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Yahoo is being second-guessed more today than a mediocre baseball manager.

Two days after announcing it would finally turn SSL on by default for its email users starting in January, the company is getting a halfhearted pat on the back from the security industry, which can’t help but ask: “What took you so long?”

Yahoo is the last holdout among major Internet companies to encrypt communications by default, years behind Google, and many months behind Microsoft and Facebook, for example. It’s been close to a year since SSL was offered as an option for users and one can’t help but think that changes in executive management, layoffs and poor earnings have forced Yahoo to kick security down the priority ladder.

Yahoo refused yesterday a request for an interview, and instead it stood behind a prepared online statement from a senior VP of communication products for comments on the situation. Experts however, aren’t pulling punches.

“I would say [SSL encryption] is something users should expect and demand, and developers should consider normal and standard to do,” said Seth Schoen, senior staff technologist at the Electronic Frontier Foundation. “I think consensus is changing toward this.”

Often, companies need a swift kick in order to move major security projects along. Credit card providers were nudged along by endless data breaches starting in 2005 before demanding encryption be used for payment systems; this eventually gave way to the Payment Card Industry Data Security Standard. Google had its SSL plans under way before the infamous Aurora breach in 2010 forced it to accelerate SSL on by default in Gmail. And now in the age of surveillance, better known as the Summer of Snowden, Yahoo has finally jumped aboard.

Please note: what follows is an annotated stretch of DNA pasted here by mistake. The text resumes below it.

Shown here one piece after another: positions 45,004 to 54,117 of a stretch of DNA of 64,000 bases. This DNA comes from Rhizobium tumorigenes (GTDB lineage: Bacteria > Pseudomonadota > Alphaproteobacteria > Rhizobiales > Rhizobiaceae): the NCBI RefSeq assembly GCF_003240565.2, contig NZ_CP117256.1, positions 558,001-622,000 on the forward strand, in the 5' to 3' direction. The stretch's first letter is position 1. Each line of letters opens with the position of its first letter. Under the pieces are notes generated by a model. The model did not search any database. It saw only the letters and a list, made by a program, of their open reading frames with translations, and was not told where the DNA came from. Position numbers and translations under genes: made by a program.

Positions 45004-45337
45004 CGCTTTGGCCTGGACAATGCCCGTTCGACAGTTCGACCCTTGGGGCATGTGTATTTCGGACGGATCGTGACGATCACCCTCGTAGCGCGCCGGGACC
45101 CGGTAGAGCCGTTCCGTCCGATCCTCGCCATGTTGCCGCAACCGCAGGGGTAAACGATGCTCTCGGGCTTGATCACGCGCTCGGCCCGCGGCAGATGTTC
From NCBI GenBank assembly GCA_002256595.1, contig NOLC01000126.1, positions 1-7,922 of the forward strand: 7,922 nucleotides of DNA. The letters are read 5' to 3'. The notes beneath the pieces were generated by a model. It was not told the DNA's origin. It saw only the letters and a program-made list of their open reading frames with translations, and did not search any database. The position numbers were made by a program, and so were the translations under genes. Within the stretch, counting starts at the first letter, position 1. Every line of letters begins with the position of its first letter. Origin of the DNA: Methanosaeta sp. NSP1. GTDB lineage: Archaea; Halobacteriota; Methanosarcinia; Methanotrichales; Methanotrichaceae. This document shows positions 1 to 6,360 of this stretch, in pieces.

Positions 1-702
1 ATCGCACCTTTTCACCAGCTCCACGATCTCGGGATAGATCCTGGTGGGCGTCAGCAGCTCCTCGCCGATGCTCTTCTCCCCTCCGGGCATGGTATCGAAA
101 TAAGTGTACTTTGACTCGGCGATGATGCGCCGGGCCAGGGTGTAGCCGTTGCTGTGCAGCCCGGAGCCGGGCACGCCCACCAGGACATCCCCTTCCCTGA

Not that anyone is quick with a standing ovation.

“This massive delay demonstrates Yahoo’s complete disregard for the privacy of its customers,” said Chris Soghoian, principal technologist and senior policy analyst with the American Civil Liberties Union. “The threat is real. Whether the entity monitoring is the NSA or an identity thief at Starbucks, it has long been known that tools exist to allow interception.”

Soghoian has lobbyed Internet companies about enabling SSL by default since 2009 when he sent Google CEO Eric Schmidt a pointed letter on the subject. He said the idea was to try to convince a leading Internet company to take the first leap and then others would follow. His thinking was correct because soon after Google enabled SSL by default, Twitter, Microsoft and Facebook followed suit.

“Yahoo is the last big communications company to protect its services with SSL. It definitely should not have taken this much time,” Soghoian said. “Yahoo does not prioritize security. Its’ clear from the CEO on down; (CEO) Marissa Mayer has said she doesn’t use a PIN on her smartphone. This is not a company that prioritizes neither privacy nor security. In many ways, it spends more money subverting privacy because Yahoo has been at the forefront of weakening the DNT (Do Not Track) standard.”